Immigration court observers say government prosecutors continue to drop deportation cases in troubled Alamance County, but federal customs officials say they cannot count how many.

A spokeswoman for U.S. Immigration and Customs Enforcement (ICE) says the agency, charged with enforcing the nation’s immigration laws, does not track the number of cases voluntarily dismissed by prosecutors.

Indy Week requested the data in October to assess the continuing fallout from a Sept. 18 U.S. Department of Justice statement that accused the Alamance County Sheriff’s Office and Sheriff Terry Johnson of racial profiling.

Marty Rosenbluth, a Triangle lawyer specializing in defending immigrants in deportation cases, says he can count at least two dozens cases tossed by prosecutors since September, all of them stemming from arrests by Johnson’s embattled office.

In some cases, Rosenbluth says, deportation proceedings are even voluntarily nixed for defendants without an attorneydefendants who typically stand little chance of avoiding deportation.

ICE spokesman Vinnie Picard says he’s unsure why the agency would not track such information.

The Department of Justice report alleged Johnson’s office targeted Latino drivers, routinely installed traffic checkpoints in Latino neighborhoods and frequently arrested Latino motorists for offenses that spurred only warnings or citations for other drivers.

The report also accused Johnson of using slurs such as “taco eater” to describe Latinos and masking the profiling in traffic data reports.

The DOJ released that statement shortly after an Indy analysis of traffic data found Latino drivers were twice as likely as non-Latinos to be arrested by Johnson’s deputies during traffic stops. Arrests are key because an immigrant’s citizenship status is checked when he or she is booked into the local jail.

The DOJ report concluded a two-year investigation of Johnson’s office, in which federal officials scrutinized its traffic data and policies. DOJ leaders said they also interviewed hundreds of Alamance community members, including current and former sheriff’s office employees.

Picard confirmed in October that cases initiated by Alamance deputies were being dropped, but he declined to say how many.

“I wouldn’t say that cases are being closed solely because of the report, but it is a factor that has led to that outcome in some cases,” Picard said.

Since September, the DOJ has not announced any further action against Johnson’s office. This is despite speculation by activists weeks ago that a lawsuit against Johnson’s office was likely forthcoming. A DOJ spokeswoman could not provide an update when contacted Monday.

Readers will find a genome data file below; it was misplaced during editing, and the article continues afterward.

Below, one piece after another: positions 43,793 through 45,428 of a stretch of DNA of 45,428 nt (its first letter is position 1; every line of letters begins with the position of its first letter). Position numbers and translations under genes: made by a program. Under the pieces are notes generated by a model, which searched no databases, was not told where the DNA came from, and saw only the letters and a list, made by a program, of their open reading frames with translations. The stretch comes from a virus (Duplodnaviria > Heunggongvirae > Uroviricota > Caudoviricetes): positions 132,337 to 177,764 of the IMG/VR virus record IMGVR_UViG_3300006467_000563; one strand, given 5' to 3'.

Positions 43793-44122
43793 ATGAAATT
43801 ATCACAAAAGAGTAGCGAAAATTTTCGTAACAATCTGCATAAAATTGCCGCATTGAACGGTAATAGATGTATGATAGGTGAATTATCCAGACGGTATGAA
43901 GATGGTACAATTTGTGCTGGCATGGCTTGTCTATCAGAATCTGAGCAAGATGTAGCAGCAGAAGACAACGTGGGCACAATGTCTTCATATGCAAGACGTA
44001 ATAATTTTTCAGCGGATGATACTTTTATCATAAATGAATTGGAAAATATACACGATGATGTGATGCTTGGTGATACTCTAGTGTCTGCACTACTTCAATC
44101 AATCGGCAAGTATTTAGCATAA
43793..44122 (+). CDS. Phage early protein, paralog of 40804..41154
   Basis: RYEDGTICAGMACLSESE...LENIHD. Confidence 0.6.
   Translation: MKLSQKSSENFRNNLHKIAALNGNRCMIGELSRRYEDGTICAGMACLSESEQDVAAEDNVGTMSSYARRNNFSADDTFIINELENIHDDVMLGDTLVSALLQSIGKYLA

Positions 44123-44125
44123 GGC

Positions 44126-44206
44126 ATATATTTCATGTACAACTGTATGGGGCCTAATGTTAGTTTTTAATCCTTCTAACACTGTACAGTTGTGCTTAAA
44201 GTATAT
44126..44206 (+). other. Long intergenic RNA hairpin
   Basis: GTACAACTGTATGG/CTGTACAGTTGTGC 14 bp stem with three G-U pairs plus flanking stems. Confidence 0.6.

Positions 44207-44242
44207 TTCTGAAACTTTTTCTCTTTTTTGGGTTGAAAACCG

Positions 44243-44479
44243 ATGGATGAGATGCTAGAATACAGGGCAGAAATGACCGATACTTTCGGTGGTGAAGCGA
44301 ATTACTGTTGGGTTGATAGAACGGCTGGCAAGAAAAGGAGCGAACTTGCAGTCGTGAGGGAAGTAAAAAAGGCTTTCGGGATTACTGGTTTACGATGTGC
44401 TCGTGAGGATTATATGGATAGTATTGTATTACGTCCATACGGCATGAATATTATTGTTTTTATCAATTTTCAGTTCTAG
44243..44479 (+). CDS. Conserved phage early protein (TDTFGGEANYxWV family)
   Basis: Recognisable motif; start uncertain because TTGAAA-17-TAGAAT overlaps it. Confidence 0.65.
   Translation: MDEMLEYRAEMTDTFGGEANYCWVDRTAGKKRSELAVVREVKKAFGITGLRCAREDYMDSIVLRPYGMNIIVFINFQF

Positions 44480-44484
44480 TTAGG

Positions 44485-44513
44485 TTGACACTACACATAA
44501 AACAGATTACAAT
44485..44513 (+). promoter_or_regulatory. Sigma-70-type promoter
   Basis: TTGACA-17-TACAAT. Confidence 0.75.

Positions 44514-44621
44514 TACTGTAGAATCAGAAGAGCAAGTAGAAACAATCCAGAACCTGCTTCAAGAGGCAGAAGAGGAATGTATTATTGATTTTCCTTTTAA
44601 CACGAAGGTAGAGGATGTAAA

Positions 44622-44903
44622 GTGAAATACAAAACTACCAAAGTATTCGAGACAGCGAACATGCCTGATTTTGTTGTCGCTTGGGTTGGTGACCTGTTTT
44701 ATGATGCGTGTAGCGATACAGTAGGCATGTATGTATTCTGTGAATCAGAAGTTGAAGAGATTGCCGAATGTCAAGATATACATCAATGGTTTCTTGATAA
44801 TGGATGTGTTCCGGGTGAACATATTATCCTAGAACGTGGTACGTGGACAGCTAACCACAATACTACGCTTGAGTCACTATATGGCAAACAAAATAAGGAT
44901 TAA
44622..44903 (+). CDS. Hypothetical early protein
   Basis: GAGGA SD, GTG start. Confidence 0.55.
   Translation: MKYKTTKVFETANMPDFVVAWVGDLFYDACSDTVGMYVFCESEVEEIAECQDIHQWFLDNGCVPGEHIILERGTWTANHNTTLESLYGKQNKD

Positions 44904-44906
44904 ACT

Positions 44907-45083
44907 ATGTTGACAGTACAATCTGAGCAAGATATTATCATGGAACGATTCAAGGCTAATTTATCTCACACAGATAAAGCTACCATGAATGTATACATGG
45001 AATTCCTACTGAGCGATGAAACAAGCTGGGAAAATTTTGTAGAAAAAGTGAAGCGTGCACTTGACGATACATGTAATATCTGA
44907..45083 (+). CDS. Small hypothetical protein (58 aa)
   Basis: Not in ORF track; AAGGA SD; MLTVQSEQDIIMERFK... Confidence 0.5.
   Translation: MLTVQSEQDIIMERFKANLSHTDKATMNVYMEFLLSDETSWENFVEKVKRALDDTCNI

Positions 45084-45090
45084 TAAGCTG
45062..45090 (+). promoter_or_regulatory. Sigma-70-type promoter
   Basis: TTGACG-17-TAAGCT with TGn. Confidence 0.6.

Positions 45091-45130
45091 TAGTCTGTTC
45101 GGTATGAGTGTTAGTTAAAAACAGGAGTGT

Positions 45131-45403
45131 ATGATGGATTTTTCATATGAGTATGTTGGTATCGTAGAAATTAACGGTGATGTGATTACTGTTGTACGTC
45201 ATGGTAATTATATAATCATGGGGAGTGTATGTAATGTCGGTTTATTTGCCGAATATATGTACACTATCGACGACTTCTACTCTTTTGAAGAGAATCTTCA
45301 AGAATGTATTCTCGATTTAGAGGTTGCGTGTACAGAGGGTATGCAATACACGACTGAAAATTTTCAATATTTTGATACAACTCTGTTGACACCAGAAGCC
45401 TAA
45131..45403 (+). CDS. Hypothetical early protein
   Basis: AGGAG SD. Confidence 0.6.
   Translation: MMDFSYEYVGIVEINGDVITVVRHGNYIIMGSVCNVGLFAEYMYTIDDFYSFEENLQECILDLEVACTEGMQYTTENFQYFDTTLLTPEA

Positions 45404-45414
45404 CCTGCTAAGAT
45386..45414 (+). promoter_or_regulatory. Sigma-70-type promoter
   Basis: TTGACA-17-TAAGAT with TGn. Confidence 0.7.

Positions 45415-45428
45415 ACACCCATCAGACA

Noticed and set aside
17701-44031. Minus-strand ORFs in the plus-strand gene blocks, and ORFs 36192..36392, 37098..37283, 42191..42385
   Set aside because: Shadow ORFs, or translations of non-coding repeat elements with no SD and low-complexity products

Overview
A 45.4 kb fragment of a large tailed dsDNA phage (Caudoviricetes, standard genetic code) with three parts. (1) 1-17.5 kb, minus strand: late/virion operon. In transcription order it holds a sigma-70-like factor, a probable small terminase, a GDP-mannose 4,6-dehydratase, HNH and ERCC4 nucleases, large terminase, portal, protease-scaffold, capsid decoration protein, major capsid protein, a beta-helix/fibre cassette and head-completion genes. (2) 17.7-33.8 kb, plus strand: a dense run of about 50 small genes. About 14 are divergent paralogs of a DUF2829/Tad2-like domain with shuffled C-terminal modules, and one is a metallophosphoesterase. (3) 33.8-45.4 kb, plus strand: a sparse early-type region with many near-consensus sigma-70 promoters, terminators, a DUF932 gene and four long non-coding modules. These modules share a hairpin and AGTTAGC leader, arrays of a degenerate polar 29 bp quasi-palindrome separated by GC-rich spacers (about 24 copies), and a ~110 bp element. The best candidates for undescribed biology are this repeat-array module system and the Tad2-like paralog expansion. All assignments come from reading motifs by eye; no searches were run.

But during the fallout, ICE jettisoned its controversial 287(g) contract with Alamance County, an agreement that allowed deputies to initiate deportation proceedings. Under 287(g), Alamance deputies could begin deportation, but, as Rosenbluth points out, the final decision on deportation rested with ICE.

The controversy erupted as many critics noted undocumented immigrants were facing deportation for minor traffic offenses such as driving without a license. The DOJ statement pointed to numerous Latinos arrested solely for driving without a license as a sign of profiling, stating that such an offense is not observable from the road.

Rosenbluth says ICE, by expediting deportation in such cases, flouted federal directives ordering customs officials to focus their efforts on dangerous criminals rather than low-level offenders.

“ICE could have said no at any point,” he said. “But they’ve not done so.”

Meanwhile, Johnson has remained quiet on the controversy, but some county officials have defended his office.

In a Sept. 26 letter to DOJ Assistant Attorney General Thomas Perez, Alamance attorney S.C. Kitchen denounced the racial profiling claims as politically motivated attacks based on rumors and news accounts.

Reached Monday, sheriff’s office spokesman Randy Jones scoffed at the DOJ allegations as “baseless,” adding that federal officials have not contacted his office since the September report.

“If they don’t have anything to hide, why don’t they bring their allegations out?” Jones said.

Jones said he is unaware of any Alamance deportation cases dropped since the DOJ statement, although he said his office typically did not follow the cases to their conclusion, leaving the matter to ICE officials.

The reports of the dismissed deportation cases could be good news for sheriff’s office foes who say Johnson’s office has long maintained a bias toward Alamance County’s Latino community.

But there’s sobering news, too. Rosenbluth said ICE prosecutors continue to pursue deportation in similar arrests by other Alamance law enforcement agencies.

“The same racial profiling is still going on,” Rosenbluth said. “People are still being deported for driving without a license.”

This article appeared in print with the headline “ICE-breaking in Alamance.”